The pandemic has tested clients in all sort of industries but we’ve seen some of the biggest impact in the companies within the sharing economy
A 2013 PwC study reported sales revenue from the sharing economy to be around 15 billion dollars. This included apps focused on lending, home-sharing, ride sharing, music and video streaming, and online or remote work. They predicted this would climb to 335 billion by 2025, and at the beginning of 2020, the industry was certainly still on that path.
Then COVID-19 happened. The travel and hospitality industry, in particular, faced significant challenges as the pandemic sent much of the world home. Companies whose business models are based on sharing underutilized assets – ridesharing, coworking space, apartment and home lending – saw heavy losses. Lyft reported a nearly 80% drop in rides in March, and in May, Airbnb laid off about 25% of its staff.
Businesses focused on supporting people sheltering in place, however, experienced an increase in demand. Takeout and grocery delivery services such as Uber Eats, Instacart and DoorDash added to their workforces. The uptick in online shopping also led businesses like Amazon Flex, who uses independent drivers to deliver packages with their own vehicles, to hire new couriers.
For many in the sharing economy, it became apparent early on that they had an opportunity to move fast and showcase the flexibility inherent in their business models – to respond to rapidly evolving market needs in the short-term and thrive for the long-term. HSBC client Via is one such organization.
Via is the global leader in TransitTech, partnering with transit agencies and cities in more than 20 countries worldwide to improve public transportation. Via provides on-demand shared rides that get people where they need to go efficiently, safely, and affordably. Here in the US, that includes Sacramento Regional Transit District and Birmingham (AL) On-Demand Ride-Share. For Via, adaptation and flexibility has become their ‘new normal’ – and not just as they deal with the lingering pandemic, but as they look to the future.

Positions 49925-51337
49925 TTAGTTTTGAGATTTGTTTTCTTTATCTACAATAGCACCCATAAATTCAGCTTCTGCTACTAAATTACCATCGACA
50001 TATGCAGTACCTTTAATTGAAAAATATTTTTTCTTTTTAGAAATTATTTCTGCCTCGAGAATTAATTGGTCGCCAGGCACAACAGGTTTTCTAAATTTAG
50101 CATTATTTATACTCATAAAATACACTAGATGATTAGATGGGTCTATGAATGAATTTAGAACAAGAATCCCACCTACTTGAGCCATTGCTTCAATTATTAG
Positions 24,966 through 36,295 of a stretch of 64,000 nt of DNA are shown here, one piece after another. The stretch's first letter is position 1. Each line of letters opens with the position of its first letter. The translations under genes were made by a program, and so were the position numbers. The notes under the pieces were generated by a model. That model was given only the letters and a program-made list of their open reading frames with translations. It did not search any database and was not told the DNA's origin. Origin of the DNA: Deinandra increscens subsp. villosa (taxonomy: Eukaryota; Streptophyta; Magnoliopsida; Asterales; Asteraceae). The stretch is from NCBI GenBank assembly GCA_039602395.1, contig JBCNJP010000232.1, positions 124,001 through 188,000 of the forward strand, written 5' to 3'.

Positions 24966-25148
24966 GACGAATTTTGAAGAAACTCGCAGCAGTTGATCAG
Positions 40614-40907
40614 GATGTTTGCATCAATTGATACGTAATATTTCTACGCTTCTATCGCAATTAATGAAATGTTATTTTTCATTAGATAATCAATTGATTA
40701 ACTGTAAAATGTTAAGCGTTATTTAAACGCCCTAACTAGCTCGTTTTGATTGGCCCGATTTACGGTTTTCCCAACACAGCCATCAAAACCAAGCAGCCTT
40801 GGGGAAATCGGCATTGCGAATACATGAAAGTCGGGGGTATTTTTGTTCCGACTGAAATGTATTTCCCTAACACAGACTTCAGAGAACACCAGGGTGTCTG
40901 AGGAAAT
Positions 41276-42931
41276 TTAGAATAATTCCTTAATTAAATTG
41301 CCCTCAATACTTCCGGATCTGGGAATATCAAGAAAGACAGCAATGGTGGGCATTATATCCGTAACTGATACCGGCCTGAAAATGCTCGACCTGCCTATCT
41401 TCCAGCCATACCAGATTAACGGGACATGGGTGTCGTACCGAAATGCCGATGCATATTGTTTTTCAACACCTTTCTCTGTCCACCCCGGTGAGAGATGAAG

Clara Fain, CFO, says the company responded almost immediately. “We launched new solutions designed specifically to respond to the most urgent needs in the markets we serve.” In the early days of the pandemic, that meant using their platform to provide safe transportation for healthcare workers and other essential employees as well as delivering food, medicine, baby supplies and more. Going forward, their platform continues to allow communities to build a service tailored to their objectives – whether serving transit deserts, providing efficient transit to riders of all abilities, or ensuring that individuals without access to private vehicles have affordable travel options.
That’s because, in a COVID-responsive world, Via feels the emphasis for every business will be on improving the quality of life for people and communities across the globe, says Fain.
“Public transportation has always played a critical role in doing that. For instance, giving people safe, reliable and affordable transportation options enables economic mobility with better access to good jobs.”
The company aims to use what they’ve learned as a result of the pandemic to continue reimagining what public transportation looks like with smart city innovations that move people in the safest and most equitable way possible. To do that, they’re setting their sights on leading the way in defining ‘TransitTech’. Fain said, “We see this as a massive opportunity, approximately $450 billion, that will lay the foundation for the first true technological revolution in public transportation in more than a century.”
The speed at which Via and others have had to move to uncover and capitalize on new opportunities calls for innovative partnerships – with customers, other businesses and financial partners like HSBC. As Fain says,
We know we can always count on our HSBC account team to find us the right solution or provide us with the right introduction, whether within or outside the bank.